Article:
The landscape of the park is distinctive, with the Horton Plains forming a backdrop that contrasts starkly to the otherwise open terrains. It is the sheer unending savannah that makes the wildlife spotting so rewarding here, and some would argue it is the best and most reliable place to see the Asian elephants interacting with one another in their wild habitat, with an estimated 500 roaming the plains at any one time.
As well as the open plains, there are some areas of dense jungle and teak woodland which attract a variety of other fauna. Leopards have been spotted in the park, although these are rare sightings, but spotted deer, endemic toque monkeys, sloth bears, grey langur, sambar, jackal, crocodiles, monitor lizards and water buffalo are all regularly seen. Birdlife is just as prolific, and you stand a good chance of sighting a large number of the 100 species during the migrant season from October to March. These include wood sandpiper, common sandpiper, woodpeckers, kingfishers, sea eagles, egrets, wagtails, terns and storks.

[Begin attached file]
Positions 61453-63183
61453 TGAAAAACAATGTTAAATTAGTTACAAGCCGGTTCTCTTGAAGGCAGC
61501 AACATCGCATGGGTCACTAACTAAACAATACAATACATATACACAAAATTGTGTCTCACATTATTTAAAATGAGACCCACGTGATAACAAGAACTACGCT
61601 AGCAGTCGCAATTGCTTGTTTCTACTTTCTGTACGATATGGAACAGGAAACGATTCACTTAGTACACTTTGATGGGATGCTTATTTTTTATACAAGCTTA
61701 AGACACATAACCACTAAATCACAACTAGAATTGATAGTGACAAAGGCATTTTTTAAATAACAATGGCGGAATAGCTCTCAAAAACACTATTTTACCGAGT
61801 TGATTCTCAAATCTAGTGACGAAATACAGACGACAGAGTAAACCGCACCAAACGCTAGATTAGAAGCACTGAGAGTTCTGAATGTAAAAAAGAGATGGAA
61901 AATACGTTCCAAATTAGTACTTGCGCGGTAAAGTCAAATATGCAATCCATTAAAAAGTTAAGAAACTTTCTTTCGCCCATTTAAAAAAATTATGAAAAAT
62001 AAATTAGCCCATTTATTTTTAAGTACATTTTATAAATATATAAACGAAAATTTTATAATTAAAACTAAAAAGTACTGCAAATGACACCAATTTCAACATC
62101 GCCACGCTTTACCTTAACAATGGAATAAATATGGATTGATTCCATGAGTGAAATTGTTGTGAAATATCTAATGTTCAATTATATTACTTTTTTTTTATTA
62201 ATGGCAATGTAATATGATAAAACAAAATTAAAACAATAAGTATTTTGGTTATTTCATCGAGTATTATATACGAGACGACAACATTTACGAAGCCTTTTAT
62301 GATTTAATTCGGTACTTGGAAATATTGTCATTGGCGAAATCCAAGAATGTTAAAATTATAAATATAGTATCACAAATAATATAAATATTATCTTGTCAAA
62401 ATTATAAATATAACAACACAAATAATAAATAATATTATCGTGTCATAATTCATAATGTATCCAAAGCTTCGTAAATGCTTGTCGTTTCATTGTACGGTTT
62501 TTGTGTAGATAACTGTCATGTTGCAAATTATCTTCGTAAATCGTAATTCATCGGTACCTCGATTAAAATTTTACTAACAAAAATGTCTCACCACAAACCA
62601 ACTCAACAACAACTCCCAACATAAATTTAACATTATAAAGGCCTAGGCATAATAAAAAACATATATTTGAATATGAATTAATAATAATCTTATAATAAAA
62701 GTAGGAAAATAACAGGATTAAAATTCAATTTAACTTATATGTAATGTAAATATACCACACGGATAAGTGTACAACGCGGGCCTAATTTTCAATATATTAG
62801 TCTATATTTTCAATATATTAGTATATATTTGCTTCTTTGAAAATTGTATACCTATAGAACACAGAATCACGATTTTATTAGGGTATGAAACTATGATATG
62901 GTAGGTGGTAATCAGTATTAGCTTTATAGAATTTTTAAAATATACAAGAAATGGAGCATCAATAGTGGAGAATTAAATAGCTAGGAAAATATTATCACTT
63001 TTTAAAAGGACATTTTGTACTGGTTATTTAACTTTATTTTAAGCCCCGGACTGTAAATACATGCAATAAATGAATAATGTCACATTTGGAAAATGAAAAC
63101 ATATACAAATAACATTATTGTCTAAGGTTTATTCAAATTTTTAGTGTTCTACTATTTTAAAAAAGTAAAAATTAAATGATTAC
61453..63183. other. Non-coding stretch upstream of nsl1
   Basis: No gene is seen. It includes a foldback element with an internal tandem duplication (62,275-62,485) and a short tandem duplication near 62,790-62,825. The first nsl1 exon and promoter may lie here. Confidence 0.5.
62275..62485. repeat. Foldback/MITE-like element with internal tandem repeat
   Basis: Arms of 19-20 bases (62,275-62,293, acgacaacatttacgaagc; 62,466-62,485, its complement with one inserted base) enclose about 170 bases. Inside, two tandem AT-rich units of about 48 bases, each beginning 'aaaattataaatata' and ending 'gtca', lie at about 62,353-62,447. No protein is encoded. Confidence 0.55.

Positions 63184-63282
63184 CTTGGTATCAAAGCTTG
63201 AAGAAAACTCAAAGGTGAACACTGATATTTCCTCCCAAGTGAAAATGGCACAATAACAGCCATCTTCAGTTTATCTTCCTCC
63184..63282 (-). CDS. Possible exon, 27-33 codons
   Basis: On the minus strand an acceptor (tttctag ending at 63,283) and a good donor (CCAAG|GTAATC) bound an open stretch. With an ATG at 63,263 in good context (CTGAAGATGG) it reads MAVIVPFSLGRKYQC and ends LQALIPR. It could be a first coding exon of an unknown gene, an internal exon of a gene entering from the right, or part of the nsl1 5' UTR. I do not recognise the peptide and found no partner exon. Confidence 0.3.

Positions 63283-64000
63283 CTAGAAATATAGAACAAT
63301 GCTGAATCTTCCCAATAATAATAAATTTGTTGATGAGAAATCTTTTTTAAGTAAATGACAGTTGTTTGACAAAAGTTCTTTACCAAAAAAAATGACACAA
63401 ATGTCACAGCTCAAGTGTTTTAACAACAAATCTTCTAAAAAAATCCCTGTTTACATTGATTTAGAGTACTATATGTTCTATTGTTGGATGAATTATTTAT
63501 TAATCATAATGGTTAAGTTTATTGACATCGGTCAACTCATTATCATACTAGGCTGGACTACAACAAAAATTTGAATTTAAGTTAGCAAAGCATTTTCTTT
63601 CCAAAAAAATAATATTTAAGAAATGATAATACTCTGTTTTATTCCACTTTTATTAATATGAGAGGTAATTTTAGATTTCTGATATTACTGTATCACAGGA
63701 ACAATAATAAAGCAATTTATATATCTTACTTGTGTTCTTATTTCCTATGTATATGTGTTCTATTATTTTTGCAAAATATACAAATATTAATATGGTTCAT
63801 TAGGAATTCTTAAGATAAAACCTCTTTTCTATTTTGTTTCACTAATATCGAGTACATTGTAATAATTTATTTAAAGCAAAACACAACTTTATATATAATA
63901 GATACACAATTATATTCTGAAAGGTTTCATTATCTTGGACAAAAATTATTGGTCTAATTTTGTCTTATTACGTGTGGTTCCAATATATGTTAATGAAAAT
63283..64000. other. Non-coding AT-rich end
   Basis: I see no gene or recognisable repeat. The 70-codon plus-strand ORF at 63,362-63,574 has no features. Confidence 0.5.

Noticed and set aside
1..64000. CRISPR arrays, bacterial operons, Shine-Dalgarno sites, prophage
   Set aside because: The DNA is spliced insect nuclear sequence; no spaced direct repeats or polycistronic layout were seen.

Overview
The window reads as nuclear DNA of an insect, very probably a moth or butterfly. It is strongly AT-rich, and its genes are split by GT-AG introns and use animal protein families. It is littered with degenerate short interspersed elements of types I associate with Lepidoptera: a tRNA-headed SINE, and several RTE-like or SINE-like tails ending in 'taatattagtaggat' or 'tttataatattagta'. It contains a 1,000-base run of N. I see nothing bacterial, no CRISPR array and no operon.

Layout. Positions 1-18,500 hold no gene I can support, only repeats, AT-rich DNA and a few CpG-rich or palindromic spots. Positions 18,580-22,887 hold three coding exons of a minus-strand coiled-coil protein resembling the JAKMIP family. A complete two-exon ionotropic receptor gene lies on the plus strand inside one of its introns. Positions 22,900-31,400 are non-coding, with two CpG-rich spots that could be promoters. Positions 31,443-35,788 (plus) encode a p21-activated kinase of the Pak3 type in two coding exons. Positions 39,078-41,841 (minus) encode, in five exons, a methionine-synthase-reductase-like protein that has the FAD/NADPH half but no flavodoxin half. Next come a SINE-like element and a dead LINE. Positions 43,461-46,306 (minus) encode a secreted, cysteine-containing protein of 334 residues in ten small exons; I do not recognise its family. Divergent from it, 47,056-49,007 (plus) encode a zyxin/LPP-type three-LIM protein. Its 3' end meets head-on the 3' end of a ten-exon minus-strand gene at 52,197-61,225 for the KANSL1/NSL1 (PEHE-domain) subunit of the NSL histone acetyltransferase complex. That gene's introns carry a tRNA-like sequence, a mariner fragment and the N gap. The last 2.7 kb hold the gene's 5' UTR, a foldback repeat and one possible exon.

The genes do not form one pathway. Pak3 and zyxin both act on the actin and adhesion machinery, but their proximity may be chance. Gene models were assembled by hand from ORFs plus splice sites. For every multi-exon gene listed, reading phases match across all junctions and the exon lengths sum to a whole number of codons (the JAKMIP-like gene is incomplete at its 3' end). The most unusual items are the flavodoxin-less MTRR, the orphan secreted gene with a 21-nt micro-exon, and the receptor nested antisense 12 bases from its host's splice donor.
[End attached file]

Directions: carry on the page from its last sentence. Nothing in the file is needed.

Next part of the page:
You may wish to incorporate a visit to the Elephant Transit Home, where trained veterinary staff nurse baby elephants that have been separated from their herds across Sri Lanka until they are ready to be released into the wild. Having been released the tagged elephants are closely monitored to ensure they are accepted into a herd.
The best way to enjoy the park’s wonders is to go out on a private jeep safari with a local expert guide who can take you to the main wildlife areas.